YouTube’s picture-in-picture mode is rolling out to more iPhone and iPad users

Google has announced that YouTube’s picture-in-picture mode for iOS and iPadOS, which lets you watch videos in a floating window while using other apps, is rolling out to more people. According to a community post, people running iOS 15 should start seeing the feature soon, though there is some fragmentation in its availability. YouTube Premium subscribers should be getting access to the feature no matter where in the world they live and they’ll be able to use it to watch any sort of content. For non-paying YouTube users, YouTube only mentions that picture-in-picture is available in the US. Within the US, though, the company says that “everyone using the YouTube app on iPhone and iPad” will get the feature but that it’ll only be useable for “non-music content.” If you use Android, you’ve probably had this feature for years, and YouTube says that nothing is changing about it. In June 2021, the company said the feature was making its way to the app for paying customers and that it planned on bringing picture-in-picture to its free users as well. By August, it was available as an experimental feature that Premium subscribers could enable.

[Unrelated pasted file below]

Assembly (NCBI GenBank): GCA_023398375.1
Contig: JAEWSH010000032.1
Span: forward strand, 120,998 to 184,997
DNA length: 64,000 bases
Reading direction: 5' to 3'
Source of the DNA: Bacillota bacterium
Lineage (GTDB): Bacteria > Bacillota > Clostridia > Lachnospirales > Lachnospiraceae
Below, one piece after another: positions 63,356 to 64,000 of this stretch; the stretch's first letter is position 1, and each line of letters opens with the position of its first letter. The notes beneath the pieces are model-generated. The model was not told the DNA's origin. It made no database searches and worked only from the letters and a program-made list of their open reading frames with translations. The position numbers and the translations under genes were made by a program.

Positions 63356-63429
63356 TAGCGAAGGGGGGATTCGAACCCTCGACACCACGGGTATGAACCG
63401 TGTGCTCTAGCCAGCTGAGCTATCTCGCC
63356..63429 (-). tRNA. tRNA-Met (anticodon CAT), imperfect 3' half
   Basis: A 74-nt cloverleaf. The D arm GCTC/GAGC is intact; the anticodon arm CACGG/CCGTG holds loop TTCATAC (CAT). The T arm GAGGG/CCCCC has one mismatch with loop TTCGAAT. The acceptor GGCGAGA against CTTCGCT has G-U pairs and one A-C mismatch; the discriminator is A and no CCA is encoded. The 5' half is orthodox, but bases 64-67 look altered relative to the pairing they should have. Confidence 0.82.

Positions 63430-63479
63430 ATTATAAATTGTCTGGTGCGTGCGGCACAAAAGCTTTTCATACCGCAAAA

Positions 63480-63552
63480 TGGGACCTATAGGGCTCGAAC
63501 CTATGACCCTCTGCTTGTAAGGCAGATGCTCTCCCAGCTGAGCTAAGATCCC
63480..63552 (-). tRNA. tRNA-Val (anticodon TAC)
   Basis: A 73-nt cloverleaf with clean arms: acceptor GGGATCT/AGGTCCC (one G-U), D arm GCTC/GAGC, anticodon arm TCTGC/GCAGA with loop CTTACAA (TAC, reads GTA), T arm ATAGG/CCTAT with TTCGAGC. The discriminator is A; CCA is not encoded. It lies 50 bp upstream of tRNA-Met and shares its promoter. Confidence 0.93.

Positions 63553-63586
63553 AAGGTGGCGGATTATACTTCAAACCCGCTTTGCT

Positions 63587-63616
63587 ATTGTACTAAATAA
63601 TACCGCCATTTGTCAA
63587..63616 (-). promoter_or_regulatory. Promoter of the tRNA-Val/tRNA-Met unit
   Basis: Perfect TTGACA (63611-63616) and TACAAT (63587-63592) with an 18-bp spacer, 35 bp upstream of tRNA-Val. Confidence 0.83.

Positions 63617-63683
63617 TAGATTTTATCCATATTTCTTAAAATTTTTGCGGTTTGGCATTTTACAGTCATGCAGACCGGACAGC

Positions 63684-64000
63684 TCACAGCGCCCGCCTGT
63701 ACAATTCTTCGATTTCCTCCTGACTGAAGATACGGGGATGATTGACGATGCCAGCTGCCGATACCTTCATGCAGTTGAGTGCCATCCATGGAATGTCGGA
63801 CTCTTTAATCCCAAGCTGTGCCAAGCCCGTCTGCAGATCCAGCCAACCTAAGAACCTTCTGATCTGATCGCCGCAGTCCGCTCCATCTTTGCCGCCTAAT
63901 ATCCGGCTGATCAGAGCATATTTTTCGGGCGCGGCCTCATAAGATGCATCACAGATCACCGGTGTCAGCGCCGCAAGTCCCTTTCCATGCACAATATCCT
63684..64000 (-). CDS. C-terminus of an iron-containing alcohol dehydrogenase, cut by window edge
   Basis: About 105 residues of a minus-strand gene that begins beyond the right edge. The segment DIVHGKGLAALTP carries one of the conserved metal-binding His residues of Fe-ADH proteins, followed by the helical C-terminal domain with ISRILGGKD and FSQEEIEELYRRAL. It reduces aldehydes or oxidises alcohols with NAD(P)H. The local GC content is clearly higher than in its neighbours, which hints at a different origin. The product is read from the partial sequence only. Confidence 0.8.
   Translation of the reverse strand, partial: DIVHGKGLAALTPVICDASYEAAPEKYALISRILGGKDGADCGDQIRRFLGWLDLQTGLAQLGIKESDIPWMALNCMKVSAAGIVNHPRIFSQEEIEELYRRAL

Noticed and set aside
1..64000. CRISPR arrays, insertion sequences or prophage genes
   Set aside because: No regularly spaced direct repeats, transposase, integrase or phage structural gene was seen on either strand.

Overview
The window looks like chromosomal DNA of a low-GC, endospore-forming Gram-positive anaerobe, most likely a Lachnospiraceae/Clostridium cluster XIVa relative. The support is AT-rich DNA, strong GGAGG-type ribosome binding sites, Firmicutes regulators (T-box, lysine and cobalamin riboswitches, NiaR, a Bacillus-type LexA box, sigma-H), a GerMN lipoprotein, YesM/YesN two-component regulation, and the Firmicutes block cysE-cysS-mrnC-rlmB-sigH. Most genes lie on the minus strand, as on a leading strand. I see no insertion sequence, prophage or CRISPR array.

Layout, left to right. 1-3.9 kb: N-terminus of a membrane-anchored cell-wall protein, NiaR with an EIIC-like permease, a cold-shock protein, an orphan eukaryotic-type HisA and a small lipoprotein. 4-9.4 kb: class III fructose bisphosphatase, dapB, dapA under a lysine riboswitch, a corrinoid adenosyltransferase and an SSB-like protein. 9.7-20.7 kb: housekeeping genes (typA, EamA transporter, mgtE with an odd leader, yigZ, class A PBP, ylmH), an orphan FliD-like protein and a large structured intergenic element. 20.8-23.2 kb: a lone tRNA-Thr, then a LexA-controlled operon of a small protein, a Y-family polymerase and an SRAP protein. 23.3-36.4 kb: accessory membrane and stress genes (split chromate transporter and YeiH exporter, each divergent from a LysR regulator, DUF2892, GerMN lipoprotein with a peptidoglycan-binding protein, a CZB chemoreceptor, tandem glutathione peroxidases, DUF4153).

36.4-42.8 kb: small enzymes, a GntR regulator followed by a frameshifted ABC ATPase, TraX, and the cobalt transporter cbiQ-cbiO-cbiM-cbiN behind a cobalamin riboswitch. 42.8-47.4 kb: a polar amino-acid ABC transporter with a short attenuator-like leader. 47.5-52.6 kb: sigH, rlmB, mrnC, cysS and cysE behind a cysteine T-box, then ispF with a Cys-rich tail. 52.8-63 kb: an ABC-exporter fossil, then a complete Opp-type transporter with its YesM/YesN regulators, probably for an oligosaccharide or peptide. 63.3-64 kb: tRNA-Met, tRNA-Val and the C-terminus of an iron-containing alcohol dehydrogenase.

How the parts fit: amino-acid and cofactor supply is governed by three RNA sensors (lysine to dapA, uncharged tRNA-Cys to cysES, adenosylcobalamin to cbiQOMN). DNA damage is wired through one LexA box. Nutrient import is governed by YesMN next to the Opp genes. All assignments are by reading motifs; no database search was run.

Twitter starts testing new CoTweets feature that lets two accounts co-author a tweet

Twitter has started testing a new CoTweets feature with users of the social network. The CoTweets feature allows two accounts to co-author a tweet and both be tagged in a single tweet. Twitter has confirmed that this new feature is now live for some users for a limited amount of time after the company started experimenting with the idea earlier this year. “We’re continuing to explore new ways for people to collaborate on Twitter,” explains Twitter spokesperson in a statement. “We’re testing CoTweets for a limited time to learn how people and brands may use this feature to grow and reach new audiences, and strengthen their collaborations with other accounts.” Several Twitter users have been testing the CoTweets feature today, and the experience allows a main tweet author to invite someone else to be tagged in the tweet and discuss the contents over DM. The second account needs to approve the co-authored tweet, and the resulting tweet shows it’s co-authored by two people, but replies appear to only be directed toward the main author of the tweet.